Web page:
For comic book fans, the show has obvious roots in stories such as 80s series Vision and the Scarlet Witch – where the couple marry and settle down – and Tom King’s 2016 tale The Visions, which follows Vision as he tries to live an ordinary life with an ordinary robot family in suburbia. Except, of course, within the canon of the Marvel Cinematic Universe, Vision was last seen being killed by Thanos in 2018’s Avengers: Infinity War. So how can he be alive here? And what even is ‘here’, anyway?
Those are the questions that are constantly ticking in the background, and which inform the show’s most intriguing and surreal moments. A flash of colour in a black-and-white rose bush, a mysterious message from the radio, a neighbour suddenly acting strangely – as the series progresses, so does your impression that this reality is beginning to crack.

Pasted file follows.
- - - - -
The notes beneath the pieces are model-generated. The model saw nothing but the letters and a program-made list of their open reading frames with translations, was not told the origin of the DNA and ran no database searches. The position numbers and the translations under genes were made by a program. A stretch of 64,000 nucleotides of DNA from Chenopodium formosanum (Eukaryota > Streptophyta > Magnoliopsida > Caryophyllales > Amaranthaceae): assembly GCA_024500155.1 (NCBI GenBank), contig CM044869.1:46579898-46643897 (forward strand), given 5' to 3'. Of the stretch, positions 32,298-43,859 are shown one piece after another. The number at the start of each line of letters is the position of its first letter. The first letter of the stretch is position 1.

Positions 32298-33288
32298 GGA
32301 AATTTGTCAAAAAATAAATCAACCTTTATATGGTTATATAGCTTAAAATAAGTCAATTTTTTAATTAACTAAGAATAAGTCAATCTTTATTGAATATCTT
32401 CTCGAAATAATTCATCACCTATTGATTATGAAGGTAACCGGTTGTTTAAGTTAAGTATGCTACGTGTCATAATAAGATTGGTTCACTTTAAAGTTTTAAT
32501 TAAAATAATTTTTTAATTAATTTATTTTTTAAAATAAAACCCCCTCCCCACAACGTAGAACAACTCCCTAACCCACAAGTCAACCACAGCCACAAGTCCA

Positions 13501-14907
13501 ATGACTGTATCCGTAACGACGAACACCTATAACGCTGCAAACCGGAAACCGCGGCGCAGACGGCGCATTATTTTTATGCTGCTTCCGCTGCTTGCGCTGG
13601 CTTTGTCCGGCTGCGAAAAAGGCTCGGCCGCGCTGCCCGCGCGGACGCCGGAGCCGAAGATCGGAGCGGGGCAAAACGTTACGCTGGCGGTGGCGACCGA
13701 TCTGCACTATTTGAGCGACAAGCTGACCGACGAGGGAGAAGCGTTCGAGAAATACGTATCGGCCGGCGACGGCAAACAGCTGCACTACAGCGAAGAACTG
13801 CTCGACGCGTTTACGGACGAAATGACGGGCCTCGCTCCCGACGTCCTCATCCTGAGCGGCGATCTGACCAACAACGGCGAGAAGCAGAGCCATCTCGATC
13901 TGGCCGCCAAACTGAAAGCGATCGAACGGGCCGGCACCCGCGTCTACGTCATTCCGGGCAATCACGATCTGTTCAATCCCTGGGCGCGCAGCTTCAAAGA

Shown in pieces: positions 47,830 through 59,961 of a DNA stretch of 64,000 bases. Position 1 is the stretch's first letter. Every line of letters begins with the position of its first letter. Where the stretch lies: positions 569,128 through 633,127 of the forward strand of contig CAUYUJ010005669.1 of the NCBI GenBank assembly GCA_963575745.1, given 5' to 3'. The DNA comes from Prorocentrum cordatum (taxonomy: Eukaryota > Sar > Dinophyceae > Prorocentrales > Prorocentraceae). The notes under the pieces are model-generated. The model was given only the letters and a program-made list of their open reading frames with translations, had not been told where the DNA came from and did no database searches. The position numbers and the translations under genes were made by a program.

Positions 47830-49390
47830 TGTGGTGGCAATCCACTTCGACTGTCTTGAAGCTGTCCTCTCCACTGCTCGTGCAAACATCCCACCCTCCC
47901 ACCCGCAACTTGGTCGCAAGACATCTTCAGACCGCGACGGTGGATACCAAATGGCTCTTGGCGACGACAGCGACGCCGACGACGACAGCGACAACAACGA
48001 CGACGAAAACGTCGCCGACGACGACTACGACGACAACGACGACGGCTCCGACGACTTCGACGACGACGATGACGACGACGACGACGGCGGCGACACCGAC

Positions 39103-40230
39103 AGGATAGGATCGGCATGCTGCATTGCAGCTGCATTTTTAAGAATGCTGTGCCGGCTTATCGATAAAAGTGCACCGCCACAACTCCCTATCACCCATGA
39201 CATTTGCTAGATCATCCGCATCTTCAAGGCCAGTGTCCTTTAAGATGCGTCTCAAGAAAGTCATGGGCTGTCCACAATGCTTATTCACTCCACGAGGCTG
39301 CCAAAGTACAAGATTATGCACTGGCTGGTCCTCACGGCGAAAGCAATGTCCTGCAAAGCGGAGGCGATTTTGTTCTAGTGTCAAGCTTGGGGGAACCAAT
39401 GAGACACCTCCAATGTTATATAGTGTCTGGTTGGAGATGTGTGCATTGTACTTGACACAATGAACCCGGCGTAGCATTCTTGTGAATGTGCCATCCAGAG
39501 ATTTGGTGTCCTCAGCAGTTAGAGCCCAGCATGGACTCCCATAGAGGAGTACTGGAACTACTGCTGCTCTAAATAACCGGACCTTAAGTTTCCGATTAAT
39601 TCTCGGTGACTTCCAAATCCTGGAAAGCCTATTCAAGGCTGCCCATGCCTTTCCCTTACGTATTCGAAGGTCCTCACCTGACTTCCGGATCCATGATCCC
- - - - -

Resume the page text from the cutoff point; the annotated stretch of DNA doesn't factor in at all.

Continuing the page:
This is especially true in the third episode, which drags the couple into the colourful and garish aesthetic of 70s sitcom The Brady Bunch. There is not much that can be said about the plot here – for fear of spoilers – but suffice to say that there are scenes in this episode that feel like they have been ripped straight from The Truman Show. Not to mention an ending that will leave you hungry for more – not only to see where the larger mystery goes, or which sitcom era they will recreate next, but to find out what other thrilling creative risks they might take.
WandaVision may not have been Marvel’s first choice to launch their new slate of Disney+ shows – but it’s certainly more than enough to raise excitement about the future.
WandaVision is streaming on Disney+ from 15 January 2020.
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